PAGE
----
VICTORY! Immigration Judge Delays “DOMA Deportation” for Gay Couple for a Third Time, Giving USCIS Another Chance to Approve Their Green Card Petition

Brian and Alfonso Talk to the Media

Alfonso and Brian speak to the media outside San Francisco Immigration Court

DOMA Project participants, Brian and Alfonso, were due in San Francisco Immigration Court today to face the Immigration Judge, again. Back in March 2012, at their first hearing, Alfonso faced deportation after being stopped for a traffic violation and being placed in the custody of Immigration & Customs Enforcement. Brian filed a green card petition for Alfonso based on their marriage, and decided to fight for that green card. Bravely and defiantly, Brian and Alfonso told their story over and over. Alfonso was brought to the United States from Mexico when he was only 14 years old by his parents and has always lived in the San Francisco Bay Area. The rest of his family members obtained green cards or U.S. citizenship, but Alfonso was left behind as he aged-out of provisions meant to keep parents and children together.

Alfonso and Brian met in 2001 and have been together as a committed couple for almost 12 years. In March 2012, surrounded by the media outside the Immigration Court, Brian and Alfonso celebrated their first victory, when the Immigration Judge agreed to postpone proceedings for seven months to allow USCIS to process the green card petition. Despite DOMA, both the government prosecutor and the Judge appeared to support the couple’s determination to fight for full equality. When October 2012 rolled around, USCIS still had not made a decision on the green card petition, so Brian and Alfonso, through their attorney, DOMA Project co-founder, Lavi Soloway, asked the Immigration Judge to delay the case again. She agreed. The new hearing date, May 2, 2013 was put on the Court’s calendar.


Brian and Alfonso waited anxiously for a decision from USCIS. They were disappointed when the San Francisco District Office of USCIS denied the petition on the basis of DOMA last November without even giving them the respect and dignity of the green card interview they deserved. They quickly appealed to the Board of Immigration Appeals (BIA). In March, with a deportation hearing just about a month away, they decided to ask the Immigration Judge to delay the case again. The couple knew that delays of this nature were highly unusual. It was already a year since their first appearance in Court and they were not sure the Immigration Judge would agree to delay the case further now that USCIS had denied the petition.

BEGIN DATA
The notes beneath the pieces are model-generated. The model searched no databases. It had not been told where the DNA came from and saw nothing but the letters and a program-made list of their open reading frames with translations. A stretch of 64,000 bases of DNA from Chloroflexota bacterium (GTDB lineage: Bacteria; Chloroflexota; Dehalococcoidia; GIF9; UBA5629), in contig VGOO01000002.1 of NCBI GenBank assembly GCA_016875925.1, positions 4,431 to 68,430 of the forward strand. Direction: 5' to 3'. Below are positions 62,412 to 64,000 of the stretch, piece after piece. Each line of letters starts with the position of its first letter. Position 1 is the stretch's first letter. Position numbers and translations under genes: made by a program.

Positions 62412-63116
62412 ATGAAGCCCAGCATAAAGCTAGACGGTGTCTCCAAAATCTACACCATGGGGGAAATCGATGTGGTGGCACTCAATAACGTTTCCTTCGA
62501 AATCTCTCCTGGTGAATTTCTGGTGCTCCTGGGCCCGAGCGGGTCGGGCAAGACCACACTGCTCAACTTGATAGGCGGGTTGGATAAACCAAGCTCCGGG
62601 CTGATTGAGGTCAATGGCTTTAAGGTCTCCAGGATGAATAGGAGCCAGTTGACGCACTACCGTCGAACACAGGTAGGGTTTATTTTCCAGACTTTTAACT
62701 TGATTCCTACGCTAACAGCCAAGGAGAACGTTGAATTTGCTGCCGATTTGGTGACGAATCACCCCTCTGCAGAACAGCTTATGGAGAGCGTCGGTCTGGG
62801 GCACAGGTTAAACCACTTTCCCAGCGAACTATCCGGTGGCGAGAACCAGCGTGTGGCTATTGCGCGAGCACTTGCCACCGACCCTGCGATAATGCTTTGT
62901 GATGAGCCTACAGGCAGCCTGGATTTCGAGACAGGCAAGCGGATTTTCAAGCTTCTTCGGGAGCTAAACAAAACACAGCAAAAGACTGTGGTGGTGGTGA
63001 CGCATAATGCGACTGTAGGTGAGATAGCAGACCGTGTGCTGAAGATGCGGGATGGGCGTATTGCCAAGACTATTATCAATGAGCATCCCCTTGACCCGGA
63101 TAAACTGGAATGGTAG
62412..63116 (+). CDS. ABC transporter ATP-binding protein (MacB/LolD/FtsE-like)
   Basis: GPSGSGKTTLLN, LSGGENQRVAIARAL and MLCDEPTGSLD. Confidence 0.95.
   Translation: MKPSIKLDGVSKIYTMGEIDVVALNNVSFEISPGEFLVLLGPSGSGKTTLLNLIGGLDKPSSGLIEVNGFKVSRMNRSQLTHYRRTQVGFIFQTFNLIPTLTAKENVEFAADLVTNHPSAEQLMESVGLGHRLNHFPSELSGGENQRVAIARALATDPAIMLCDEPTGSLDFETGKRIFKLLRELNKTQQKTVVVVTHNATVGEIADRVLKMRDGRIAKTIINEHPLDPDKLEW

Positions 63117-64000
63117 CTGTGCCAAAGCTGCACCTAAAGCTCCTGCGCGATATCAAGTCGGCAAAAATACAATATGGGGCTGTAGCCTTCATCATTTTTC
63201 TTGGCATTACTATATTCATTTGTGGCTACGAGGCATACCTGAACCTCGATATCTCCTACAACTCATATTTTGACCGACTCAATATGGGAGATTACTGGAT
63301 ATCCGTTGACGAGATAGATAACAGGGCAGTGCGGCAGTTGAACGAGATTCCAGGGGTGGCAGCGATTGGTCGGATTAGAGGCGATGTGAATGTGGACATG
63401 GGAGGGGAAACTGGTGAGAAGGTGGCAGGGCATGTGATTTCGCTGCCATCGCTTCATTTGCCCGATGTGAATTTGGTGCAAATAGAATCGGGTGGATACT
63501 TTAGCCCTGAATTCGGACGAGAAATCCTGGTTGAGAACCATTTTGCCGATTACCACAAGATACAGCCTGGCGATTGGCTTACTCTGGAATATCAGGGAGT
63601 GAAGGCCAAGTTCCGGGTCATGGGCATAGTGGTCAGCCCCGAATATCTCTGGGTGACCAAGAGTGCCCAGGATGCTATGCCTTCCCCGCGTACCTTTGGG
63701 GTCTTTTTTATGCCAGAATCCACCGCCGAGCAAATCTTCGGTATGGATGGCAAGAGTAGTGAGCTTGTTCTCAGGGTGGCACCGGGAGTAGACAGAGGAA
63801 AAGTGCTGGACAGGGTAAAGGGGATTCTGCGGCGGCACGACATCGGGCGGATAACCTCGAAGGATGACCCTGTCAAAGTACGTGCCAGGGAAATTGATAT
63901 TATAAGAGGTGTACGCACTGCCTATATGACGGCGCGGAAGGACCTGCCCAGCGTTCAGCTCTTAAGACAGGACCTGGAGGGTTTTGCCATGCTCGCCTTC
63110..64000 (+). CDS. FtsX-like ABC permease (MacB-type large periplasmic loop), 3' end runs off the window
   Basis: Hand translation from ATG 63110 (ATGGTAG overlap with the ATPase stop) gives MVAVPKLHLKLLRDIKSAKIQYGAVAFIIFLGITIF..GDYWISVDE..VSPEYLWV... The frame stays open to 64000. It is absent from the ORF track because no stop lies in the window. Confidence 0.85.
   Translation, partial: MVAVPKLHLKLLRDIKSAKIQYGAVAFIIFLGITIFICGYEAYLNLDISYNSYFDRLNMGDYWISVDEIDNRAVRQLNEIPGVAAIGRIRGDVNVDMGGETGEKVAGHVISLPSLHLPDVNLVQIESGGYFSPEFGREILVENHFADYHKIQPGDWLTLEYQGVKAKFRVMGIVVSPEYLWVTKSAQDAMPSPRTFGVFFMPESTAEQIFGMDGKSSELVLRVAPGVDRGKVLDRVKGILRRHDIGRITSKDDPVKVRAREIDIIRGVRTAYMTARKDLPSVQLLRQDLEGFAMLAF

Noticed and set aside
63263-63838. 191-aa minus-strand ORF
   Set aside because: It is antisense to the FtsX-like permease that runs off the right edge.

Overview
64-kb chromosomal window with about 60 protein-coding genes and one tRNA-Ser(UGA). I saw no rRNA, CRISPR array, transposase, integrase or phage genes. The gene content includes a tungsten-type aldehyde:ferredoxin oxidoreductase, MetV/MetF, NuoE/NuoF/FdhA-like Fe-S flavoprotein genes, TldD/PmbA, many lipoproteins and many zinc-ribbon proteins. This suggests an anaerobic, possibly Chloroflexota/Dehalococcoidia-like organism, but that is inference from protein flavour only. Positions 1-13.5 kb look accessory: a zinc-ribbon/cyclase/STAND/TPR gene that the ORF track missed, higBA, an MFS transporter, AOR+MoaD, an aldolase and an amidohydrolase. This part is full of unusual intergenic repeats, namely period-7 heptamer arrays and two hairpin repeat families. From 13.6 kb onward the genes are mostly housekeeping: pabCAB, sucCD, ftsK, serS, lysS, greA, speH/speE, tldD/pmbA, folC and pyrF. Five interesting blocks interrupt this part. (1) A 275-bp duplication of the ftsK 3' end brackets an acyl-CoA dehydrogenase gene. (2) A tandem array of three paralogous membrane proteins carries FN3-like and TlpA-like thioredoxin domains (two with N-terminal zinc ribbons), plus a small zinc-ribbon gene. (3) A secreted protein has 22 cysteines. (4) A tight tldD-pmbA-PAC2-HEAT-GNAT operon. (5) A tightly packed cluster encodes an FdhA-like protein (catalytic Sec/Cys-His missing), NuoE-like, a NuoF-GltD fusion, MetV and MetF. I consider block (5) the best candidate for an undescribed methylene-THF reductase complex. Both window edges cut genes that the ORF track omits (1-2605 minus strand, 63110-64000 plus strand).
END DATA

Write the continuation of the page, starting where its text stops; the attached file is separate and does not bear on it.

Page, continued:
In their latest request to the Judge, they asked for more time, pointing out that the BIA was rejecting all denials of green card petitions decided by USCIS on the basis of Section 3 of DOMA and that the BIA was re-opening those petitions and sending them back USCIS ordering full adjudication including interviews. The Immigration Judge appears to have sided again with Brian and Alfonso, providing enough time for the BIA to rule on their appeal and for the USCIS to finally approve their green card petition before the next hearing date.  Brian and Alfonso are confident that the BIA will soon re-open their green card petition, and send it back to USCIS for complete adjudication. They see the light at the end of the tunnel in their fight for equality.

With the Supreme Court ruling on DOMA less than two months away the climate has shifted considerably in their favor. At the last minute, the Court called to inform Brian and Alfonso that the Judge had agreed to postpone proceedings until November 2013. When they go back to Court this fall, Brian and Alfonso expect the deportation proceedings to be terminated so that Alfonso can finally receive his green card.




  • Dr Chip

    God, I wish these guys the best! Hopefully their agony will end in June! GOOD LUCK BROS! GOD SPEED!

    May 3, 2013
  • Linka

    Fingers crossed for these two, too bad they have to wait until November for resolution, but it looks like it should be in their favor!

    July 8, 2013

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This is a pro-bono project of the law firm of Masliah & Soloway, PC. Posts on this website are offered for informational purposes only and do not constitute legal advice. The law firm of Masliah & Soloway, PC has offices in New York and Los Angeles. Our practice is limited to U.S. Immigration & Nationality Law.